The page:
Are you washing your bed sheets as often as experts recommend? Probably not. According to recent findings, the average person changes their sheets every 24 days or so — or, roughly, every three weeks. Maybe that seems acceptable to you, and, clearly, you wouldn’t be alone. But that doesn’t change the fact that unwashed bed sheets are a paradise for microscopic dust mites and other allergens. So, how frequently should you wash your bedding? We’re taking a look at some tips and tricks — and delving into why stretching a set of sheets for that 24-day duration isn’t a very healthy idea.
Washing Your Sheets 101
Here’s the thing: If you’re only washing your bed sheets once a month, you’re not doing it enough. Ideally, you should be washing them every week. (Or, at a minimum, every other week.) If you’re sick or taking care of someone who’s not feeling well, washing the bed sheets daily is an important step when it comes to getting better. Don’t forget to wash the sheets in warm water and dry on a high setting to kill any potential bacteria.
And don’t forget about your pillow. Yes, the actual pillow, not just the case. You may not want to think about it, but pillows can host mold, yeast, and bacteria, which, in turn, can cause conditions like asthma. Haven’t washed your pillow in years? Maybe this is the time to invest in a new one.
What Lives in Your Sheets?
By now, you’ve probably checked your sheets to see if anything’s there. If you don’t see anything, you shouldn’t feel relief. The thing is, you won’t be able to find anything without the help of a microscope, which can magnify all those small, white spider-like creatures that call your bedding home. Known as dust mites, these pests are invisible to the naked eye, but they’re around. The best way to keep them under control? Wash your sheets regularly in hot water. If you don’t, you might develop allergies or inadvertently weaken your immune system.
Of course, dust mites aren’t the only things residing in your sheets. Dead skin cells are an unavoidable contaminant since our bodies shed a million skin cells every single day. To make things worse, these cells actually attract dust mites. Additionally, most sheets are dirtied by natural oils that your body produces and, of course, sweat. For those of us who enjoy a midnight snack, there might even be some crumbs dotting the bed sheets.
A Guide to Washing Your Bed Sheets
Already planning your next washing? Luckily, there are plenty of ways you can clean each piece of bedding to keep things fresh, clean and dust mite-free. Remember: It’s always important to follow the manufacturer-provided instructions, but these tips might help take things to the next level.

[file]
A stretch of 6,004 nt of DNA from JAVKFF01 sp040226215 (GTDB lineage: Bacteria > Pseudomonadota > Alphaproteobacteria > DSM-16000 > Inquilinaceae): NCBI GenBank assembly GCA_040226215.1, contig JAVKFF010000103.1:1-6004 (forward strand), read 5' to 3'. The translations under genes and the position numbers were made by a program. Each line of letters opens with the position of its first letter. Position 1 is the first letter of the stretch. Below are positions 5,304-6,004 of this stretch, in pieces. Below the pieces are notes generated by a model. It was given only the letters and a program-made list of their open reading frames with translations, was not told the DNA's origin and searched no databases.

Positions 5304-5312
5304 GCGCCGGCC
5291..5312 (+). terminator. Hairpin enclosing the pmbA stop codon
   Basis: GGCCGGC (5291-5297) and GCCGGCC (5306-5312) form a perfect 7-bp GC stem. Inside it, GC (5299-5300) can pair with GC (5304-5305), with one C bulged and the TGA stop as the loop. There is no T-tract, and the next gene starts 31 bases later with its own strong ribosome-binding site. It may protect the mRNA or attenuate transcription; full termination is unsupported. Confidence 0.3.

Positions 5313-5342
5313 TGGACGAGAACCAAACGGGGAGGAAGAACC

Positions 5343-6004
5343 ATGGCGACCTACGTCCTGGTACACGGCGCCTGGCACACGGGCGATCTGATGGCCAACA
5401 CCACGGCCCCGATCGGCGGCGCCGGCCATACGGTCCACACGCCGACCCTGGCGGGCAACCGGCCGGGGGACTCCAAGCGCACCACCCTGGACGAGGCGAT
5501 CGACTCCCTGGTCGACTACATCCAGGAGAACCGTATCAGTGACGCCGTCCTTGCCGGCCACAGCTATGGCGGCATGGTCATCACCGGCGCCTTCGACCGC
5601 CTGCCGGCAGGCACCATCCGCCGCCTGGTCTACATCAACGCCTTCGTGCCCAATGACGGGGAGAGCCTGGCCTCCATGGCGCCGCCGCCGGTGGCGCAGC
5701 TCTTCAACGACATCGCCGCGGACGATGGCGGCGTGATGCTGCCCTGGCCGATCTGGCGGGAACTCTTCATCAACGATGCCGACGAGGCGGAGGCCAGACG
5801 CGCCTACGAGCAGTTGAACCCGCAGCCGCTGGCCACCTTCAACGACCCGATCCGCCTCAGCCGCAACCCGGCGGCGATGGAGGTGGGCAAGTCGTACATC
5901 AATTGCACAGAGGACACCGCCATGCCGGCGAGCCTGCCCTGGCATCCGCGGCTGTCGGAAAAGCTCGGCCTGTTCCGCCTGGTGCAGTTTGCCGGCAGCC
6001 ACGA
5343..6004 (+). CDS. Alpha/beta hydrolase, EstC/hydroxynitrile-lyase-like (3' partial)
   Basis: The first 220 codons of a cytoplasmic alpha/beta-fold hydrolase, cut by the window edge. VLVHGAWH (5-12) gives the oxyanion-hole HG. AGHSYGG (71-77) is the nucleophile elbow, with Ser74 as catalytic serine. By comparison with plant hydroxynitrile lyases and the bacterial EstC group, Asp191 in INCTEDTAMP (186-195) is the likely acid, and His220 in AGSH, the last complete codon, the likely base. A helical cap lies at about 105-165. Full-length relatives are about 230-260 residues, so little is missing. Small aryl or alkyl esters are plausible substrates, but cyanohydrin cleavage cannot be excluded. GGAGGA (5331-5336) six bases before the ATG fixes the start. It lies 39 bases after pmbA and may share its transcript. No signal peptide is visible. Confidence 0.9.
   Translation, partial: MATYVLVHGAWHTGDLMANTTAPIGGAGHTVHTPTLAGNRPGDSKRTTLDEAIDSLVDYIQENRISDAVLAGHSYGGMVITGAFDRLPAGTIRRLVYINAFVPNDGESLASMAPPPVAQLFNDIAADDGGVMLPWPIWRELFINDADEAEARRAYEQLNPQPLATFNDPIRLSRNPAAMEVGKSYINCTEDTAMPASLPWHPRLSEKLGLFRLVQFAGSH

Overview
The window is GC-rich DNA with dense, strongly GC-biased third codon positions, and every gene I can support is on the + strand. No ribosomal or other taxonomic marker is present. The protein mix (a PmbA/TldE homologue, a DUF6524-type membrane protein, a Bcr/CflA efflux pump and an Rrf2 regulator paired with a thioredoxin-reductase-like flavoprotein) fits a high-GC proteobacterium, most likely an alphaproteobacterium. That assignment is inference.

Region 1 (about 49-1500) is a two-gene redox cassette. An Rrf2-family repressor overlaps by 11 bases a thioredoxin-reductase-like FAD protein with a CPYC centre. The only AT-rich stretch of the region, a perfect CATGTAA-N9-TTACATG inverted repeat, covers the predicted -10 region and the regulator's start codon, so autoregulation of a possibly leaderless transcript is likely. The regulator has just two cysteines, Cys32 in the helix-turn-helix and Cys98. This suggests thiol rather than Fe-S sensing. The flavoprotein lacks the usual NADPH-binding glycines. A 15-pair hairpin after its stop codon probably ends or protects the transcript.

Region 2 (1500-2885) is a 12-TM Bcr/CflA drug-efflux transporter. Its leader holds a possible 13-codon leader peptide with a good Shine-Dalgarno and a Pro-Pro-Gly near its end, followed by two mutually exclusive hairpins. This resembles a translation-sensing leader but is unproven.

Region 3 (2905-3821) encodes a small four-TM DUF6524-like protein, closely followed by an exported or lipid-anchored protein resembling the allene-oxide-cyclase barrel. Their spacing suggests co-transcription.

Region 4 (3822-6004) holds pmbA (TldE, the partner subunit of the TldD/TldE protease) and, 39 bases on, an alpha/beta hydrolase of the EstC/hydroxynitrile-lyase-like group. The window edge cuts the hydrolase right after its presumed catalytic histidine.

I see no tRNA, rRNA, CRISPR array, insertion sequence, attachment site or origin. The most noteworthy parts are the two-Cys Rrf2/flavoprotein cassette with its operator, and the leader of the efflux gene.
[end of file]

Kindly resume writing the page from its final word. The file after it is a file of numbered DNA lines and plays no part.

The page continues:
- If hand-washing, your bed sheets should be washed in hot, soapy water.
- Make sure you don’t wash them with clothes as this may cause damage or lead to pilling.
- If you spot a stain, try to take care of it before the washing process begins.
- Need to brighten up white sheets? Add a quarter of a cup of lemon juice before washing with warm water.
- When using a dryer, try a medium or low setting since high heat might damage the fibers.
- Fun fact: The best way to prevent your sheets from stretching out is to ball them up when you put them in the washer.
- Depending on your blanket fabric, you may need to pay attention to the instructions provided by the manufacturer. Generally, your wool blankets should only be washed in cold water and put on a low spin setting once in the dryer.
- Never wash your electric blankets or weighted blankets in a machine — for obvious reasons.
- Don’t have time for a proper wash? Try vacuuming your blankets.
- To avoid further damage, mend any rips and tears before washing your blanket.
Comforters & Bedspreads:
- Comforter washing is a bit complicated. You should always test the comforter for colorfastness first by dipping a corner into a bit of the detergent. If the color bleeds, have it dry-cleaned instead.
- Your comforters or bedspreads may require special care that your regular washing machine isn’t able to provide as well. Consider cleaning them in a commercial washer and dryer instead.
- If you’ve decided to wash your comforter at home, you should do so in cold water and on low heat. If possible, let the washed bedspread air dry on a clothesline.
- Quilts are just as delicate as comforters and should be washed in the same way.
- It’s always best to hand wash quilts that are old and fragile.
- Never wash silk or velvet quilts.
- Pillowcases should be machine-washed in cold water and dried on a cool setting.
- Remember to fluff your pillows daily to get rid of dust and dead skin cells.
- You should air out your pillows frequently by hanging them on a clothesline — or, if you don’t have a clothesline, leave them near an open window.